Older Americans are increasingly getting remarried. Those who do need to understand what it means for their finances and estate plans.
So-called grey marriages are increasing in the U.S. These are marriages that occur when the new spouses are in their retirement years.
That can lead to consequences down the road, as the Pittsburgh Post-Gazette discusses in "Late-life marriages can be complicated by money matters."
The first problem is with retirement savings.
People who are newly married do not usually want to sit at home and be frugal. They would prefer to have fun with their new spouses, which often means going out for dinner more often and going on more vacations.
Having more fun in retirement is a good thing. However, people need to plan for it. They need to make sure they have enough funds to continue to support themselves in retirement.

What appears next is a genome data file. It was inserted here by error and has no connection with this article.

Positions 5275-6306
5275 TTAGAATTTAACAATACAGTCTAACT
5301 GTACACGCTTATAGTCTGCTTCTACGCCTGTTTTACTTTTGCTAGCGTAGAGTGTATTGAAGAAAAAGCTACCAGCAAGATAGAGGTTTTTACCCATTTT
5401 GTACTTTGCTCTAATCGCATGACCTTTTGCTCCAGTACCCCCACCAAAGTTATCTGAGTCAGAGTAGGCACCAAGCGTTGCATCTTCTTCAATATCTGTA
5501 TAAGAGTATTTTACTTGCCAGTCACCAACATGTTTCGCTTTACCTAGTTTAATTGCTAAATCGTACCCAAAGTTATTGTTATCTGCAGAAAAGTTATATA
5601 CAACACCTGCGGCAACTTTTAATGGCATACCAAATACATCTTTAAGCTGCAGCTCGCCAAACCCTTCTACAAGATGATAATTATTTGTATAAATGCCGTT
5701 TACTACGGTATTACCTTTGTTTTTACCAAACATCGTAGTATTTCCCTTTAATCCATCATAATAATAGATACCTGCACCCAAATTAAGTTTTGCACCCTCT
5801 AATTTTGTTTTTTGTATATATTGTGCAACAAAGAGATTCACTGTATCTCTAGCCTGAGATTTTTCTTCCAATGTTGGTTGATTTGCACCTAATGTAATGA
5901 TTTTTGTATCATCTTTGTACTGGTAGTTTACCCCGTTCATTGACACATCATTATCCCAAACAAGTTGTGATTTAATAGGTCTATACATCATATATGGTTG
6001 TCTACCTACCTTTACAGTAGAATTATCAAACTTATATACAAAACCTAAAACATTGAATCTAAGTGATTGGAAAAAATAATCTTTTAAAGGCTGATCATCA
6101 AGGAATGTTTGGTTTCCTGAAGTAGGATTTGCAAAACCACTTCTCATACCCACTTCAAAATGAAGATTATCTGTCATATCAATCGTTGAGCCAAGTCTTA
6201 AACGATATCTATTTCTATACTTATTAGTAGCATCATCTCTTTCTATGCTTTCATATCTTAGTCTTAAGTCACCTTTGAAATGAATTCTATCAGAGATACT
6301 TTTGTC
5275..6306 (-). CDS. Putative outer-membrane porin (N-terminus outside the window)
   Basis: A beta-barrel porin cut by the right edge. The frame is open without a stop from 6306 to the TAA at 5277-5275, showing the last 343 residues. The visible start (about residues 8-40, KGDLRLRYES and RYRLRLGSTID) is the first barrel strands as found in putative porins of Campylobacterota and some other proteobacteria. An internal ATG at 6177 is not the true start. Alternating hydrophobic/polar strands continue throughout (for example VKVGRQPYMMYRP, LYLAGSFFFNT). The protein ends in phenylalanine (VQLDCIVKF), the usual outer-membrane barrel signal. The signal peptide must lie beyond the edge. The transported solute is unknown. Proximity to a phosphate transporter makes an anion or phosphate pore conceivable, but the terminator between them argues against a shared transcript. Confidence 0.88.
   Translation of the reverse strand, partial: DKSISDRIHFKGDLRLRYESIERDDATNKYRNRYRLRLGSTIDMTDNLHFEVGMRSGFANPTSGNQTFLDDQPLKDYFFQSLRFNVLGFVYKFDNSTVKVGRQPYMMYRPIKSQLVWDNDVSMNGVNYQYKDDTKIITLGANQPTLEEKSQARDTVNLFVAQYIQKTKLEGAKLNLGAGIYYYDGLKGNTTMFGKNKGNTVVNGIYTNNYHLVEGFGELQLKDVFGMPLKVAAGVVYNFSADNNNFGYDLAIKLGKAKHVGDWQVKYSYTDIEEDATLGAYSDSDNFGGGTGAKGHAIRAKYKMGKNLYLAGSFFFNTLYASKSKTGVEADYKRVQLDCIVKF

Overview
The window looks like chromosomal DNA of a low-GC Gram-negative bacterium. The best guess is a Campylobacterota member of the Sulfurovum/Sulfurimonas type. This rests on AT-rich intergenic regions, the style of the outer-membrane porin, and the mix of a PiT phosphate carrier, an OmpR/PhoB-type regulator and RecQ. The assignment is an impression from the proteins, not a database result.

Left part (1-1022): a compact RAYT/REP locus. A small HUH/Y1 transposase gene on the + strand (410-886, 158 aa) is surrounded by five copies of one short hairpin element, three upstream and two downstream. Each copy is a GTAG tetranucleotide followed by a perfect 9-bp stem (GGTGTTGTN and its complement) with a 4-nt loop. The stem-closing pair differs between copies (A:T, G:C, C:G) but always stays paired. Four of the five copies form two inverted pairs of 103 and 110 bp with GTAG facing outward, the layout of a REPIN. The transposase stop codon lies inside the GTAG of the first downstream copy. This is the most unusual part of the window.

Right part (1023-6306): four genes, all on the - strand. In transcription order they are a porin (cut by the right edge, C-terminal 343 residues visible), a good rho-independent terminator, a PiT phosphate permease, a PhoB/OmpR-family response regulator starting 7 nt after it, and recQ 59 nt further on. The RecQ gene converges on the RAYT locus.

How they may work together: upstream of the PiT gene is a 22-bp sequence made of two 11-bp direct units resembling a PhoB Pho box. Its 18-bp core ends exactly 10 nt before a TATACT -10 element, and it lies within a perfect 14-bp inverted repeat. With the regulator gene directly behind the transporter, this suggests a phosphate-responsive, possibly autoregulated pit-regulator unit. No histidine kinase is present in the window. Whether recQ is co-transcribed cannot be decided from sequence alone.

The second problem is with estate planning.
In grey marriages, the new spouses often have children and even grandchildren from previous marriages.
It is important to craft estate plans that take care of families from prior marriages, while at the same time making sure the new spouse has adequate means of support.
This can all be accomplished but it requires some planning. The new spouses must work together to make sure that both of their families get what they deserve.
Reference: Pittsburgh Post-Gazette (Nov. 6, 2017) "Late-life marriages can be complicated by money matters."